You can’t manage what you can’t measure
Nine out of ten people breathe dirty air. Air pollution leads to early death and increased disease, while impacting our economies and reducing opportunities for our residents to thrive. The most vulnerable and marginalised communities in our cities are most at risk.
Air quality monitoring is a vital part of a city’s toolbox to improve urban air quality. Some cities have access to data from reference (or “regulatory-grade”) monitors – which are highly accurate but expensive. Other cities have little to no air quality information.
But a recent increase in more-affordable monitoring technologies has created new opportunities for cities of all resource levels. Diverse cities are using low-cost air quality sensors to monitor air pollution and develop actions to clean their air.
C40 Cities’ new air quality monitoring report highlights 11 cities that have deployed these sensors: Addis Ababa, Dar es Salaam, Denver, Lima, Lisbon, London, Los Angeles, Mumbai, Paris, Portland, and Quezon City. Here are four ways cities are using low-cost air quality sensors to achieve a range of goals.
1. Understanding pollution risk and air quality levels to meet health standards
So far, 48 mayors have pledged, in the C40 Clean Air Cities Declaration, to establish baseline air pollution levels and set ambitious targets that meet or exceed national commitments – in line with the World Health Organization’s (WHO) Air Quality Guidelines. The mayors have also committed to implementing new policies and programmes to address the top causes of air pollution emissions.
The WHO Air Quality Guidelines are based on global scientific evidence. When formulating policy targets, governments should consider their own local circumstances carefully before adopting these guidelines directly as legally-based standards.
Low-cost air quality sensors can provide the local baseline evidence that cities need to make the case for reducing emissions. In 2020, Quezon City Local Government partnered with C40 and Clean Air Asia to develop an air quality baseline study to support Mayor Joy Belmonte’s Clean Air Cities Declaration commitments. The baseline results provide insights that can be used to identify opportunities for clean air interventions. These interventions can then be integrated into the city’s air quality management plan to help Quezon City meet WHO air quality guidelines
2. Expanding public awareness while building evidence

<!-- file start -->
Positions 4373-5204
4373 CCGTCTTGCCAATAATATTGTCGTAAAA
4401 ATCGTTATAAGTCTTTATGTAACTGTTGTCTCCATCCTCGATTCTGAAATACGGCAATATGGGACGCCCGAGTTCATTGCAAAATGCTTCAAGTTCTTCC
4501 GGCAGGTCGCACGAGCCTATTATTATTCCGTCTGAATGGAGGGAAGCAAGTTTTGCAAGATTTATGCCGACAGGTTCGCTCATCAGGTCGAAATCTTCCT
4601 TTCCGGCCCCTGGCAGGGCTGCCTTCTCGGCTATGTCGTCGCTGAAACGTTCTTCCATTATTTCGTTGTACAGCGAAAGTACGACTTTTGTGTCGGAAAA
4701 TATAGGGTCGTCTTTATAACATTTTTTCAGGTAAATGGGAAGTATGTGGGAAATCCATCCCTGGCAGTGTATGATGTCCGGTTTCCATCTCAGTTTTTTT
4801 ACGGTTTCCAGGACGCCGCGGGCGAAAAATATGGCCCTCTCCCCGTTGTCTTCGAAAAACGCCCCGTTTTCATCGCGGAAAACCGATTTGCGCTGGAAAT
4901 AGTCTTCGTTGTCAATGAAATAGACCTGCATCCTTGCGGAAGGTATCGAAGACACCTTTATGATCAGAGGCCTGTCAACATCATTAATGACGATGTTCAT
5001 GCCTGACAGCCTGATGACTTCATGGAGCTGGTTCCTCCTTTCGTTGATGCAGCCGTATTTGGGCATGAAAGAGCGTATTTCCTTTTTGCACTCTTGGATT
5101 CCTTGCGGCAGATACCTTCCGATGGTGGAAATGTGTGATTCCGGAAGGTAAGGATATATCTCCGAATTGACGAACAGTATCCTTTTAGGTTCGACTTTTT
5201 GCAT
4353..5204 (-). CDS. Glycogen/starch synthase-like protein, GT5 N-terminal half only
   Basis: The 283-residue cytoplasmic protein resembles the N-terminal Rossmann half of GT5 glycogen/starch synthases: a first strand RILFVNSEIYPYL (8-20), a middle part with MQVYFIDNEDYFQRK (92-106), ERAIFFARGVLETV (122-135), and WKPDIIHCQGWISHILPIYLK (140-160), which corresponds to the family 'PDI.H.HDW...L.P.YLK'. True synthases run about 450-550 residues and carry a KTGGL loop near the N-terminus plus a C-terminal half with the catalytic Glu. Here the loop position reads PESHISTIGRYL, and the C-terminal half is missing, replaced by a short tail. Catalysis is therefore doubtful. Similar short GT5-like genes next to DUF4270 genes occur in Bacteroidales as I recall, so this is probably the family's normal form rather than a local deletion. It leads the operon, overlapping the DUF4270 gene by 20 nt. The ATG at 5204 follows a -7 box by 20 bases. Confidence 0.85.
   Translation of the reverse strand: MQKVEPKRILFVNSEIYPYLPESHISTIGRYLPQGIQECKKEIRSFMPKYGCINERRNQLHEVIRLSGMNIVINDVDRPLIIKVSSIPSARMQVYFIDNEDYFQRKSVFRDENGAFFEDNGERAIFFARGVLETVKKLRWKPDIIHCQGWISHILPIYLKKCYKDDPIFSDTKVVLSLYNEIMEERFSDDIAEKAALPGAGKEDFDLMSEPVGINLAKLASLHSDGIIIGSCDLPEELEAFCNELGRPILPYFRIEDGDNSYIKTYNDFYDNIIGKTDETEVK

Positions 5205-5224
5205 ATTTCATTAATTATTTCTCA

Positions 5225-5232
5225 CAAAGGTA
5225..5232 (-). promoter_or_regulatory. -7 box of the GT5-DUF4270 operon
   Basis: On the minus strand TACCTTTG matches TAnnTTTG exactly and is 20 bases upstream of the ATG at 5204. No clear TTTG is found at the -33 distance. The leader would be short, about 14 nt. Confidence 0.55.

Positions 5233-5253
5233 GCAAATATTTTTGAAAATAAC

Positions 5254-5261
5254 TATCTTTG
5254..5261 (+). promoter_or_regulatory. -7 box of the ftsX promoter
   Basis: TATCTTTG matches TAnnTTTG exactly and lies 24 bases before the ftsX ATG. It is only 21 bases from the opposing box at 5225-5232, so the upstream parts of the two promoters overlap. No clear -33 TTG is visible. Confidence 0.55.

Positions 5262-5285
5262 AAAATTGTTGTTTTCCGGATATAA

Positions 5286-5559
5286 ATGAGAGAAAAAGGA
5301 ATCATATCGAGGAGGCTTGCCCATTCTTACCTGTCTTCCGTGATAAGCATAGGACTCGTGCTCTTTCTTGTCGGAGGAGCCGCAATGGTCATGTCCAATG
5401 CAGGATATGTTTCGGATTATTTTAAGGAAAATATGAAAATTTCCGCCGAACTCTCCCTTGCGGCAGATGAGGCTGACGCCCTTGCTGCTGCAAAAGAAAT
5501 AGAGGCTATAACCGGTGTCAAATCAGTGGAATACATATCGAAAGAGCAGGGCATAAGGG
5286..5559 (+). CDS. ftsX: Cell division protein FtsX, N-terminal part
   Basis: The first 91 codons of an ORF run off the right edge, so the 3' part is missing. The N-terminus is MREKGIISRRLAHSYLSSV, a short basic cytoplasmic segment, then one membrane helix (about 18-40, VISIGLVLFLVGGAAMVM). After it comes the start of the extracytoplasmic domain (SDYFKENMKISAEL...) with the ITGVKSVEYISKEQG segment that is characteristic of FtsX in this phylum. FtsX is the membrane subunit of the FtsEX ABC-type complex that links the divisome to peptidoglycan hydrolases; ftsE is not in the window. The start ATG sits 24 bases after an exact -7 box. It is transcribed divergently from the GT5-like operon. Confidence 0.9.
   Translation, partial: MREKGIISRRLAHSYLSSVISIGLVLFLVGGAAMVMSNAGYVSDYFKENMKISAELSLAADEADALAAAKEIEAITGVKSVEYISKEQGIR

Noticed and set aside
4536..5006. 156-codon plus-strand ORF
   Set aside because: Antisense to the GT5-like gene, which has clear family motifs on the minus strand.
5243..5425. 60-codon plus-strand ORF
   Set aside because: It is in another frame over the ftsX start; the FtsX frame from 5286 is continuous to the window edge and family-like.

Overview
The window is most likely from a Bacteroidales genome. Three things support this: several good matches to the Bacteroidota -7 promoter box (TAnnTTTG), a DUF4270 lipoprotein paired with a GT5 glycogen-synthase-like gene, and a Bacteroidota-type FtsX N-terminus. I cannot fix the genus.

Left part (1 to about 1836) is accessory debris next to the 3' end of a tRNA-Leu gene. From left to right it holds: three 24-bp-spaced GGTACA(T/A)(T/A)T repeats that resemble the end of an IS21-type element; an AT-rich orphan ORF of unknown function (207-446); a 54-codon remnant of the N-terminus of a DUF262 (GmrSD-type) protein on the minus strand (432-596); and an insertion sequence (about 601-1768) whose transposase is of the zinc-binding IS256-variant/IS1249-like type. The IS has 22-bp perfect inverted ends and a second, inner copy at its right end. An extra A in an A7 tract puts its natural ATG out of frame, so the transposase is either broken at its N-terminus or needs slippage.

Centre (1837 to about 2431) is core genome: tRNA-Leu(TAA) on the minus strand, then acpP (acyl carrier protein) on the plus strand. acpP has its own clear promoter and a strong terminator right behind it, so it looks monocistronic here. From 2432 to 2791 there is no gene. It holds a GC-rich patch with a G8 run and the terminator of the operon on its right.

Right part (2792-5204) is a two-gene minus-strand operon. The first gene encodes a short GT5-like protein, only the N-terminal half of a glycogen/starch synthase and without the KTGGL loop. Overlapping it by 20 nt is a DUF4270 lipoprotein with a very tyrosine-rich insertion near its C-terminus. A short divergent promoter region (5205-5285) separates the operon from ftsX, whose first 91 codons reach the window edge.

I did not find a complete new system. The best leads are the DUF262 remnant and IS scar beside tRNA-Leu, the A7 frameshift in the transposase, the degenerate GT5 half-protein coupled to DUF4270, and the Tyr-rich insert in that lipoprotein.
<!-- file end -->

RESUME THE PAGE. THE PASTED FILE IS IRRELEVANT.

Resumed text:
Several cities are using data collected from their sensor monitoring networks to raise public awareness around the risks of pollution exposure. By creating an air quality sensor network, cities can make air quality data easily accessible to residents.
For example, the Breathe London pilot used sensors to evaluate air quality in London’s Ultra Low Emission Zone and School Streets projects. The Breathe London monitors detected changing levels of pollutants in locations far from regulatory monitors, providing new insights into local air quality and the potential for short-term air quality change.
This hyperlocal air pollution data is published on the Breathe London website to provide Londoners with a real-time picture of air pollution levels on their streets. Organisations, businesses and residents can host a sensor in their preferred location (for a fee). Community groups can apply to host a free sensor in a location of their choosing.
3. Uncovering impacts on marginalised people
Sensor networks can help evaluate air pollution exposure and risk among vulnerable and marginalised communities. The sensors provide important information that can help governments advance solutions to mitigate inequities and protect these communities.
Los Angeles’s sensor network was designed to empower residents of disadvantaged communities with data through collaborative approaches.
The City of Los Angeles and the 30+ community groups in the Transformative Climate Communities (TCC) Watts Rising collaborative created a hyperlocal air quality monitoring network to provide insights and learnings around one neighbourhood’s air quality.
The city installed sensors near parks and schools, and ran community outreach initiatives. Vulnerable populations, including children and seniors, were engaged and educated on monitoring air quality.
In October 2020, the Watts Rising air quality monitoring data portal was launched for residents. Periodic community meetings are being held to allow community members to ask questions about the data.
4. Increasing access to city-scale data and information platforms
The rapidly-expanding lower-cost air quality sensor market presents valuable opportunities for new urban air quality work. But city staff have to navigate many options around sensor selection, network installation and data management. When there is clear communication and collaboration between cities and technology providers, new sensor technologies and data management platforms can more efficiently and effectively help solve urban air quality problems.
In October 2020, the Addis Ababa Environmental Protection & Green Development Commission (AAEPGDC) and C40 agreed that the city could substantially advance its air quality efforts by owning and operating its own reference-grade monitor.
C40 and Industrial Economics trained city staff around the maintenance and operations of the monitor as well as a data management system for publicly sharing air quality information. There is now a newly-established AAEPGDC team responsible for air quality monitoring and for processing air quality data to share with the public. The monitor site is being prepared for future sensor co-location studies.
Recommendations for sensor technology improvements
C40’s report provides recommendations for sensor technology improvements based on technical challenges identified by city staff in C40’s Air Quality Network. Read the report here.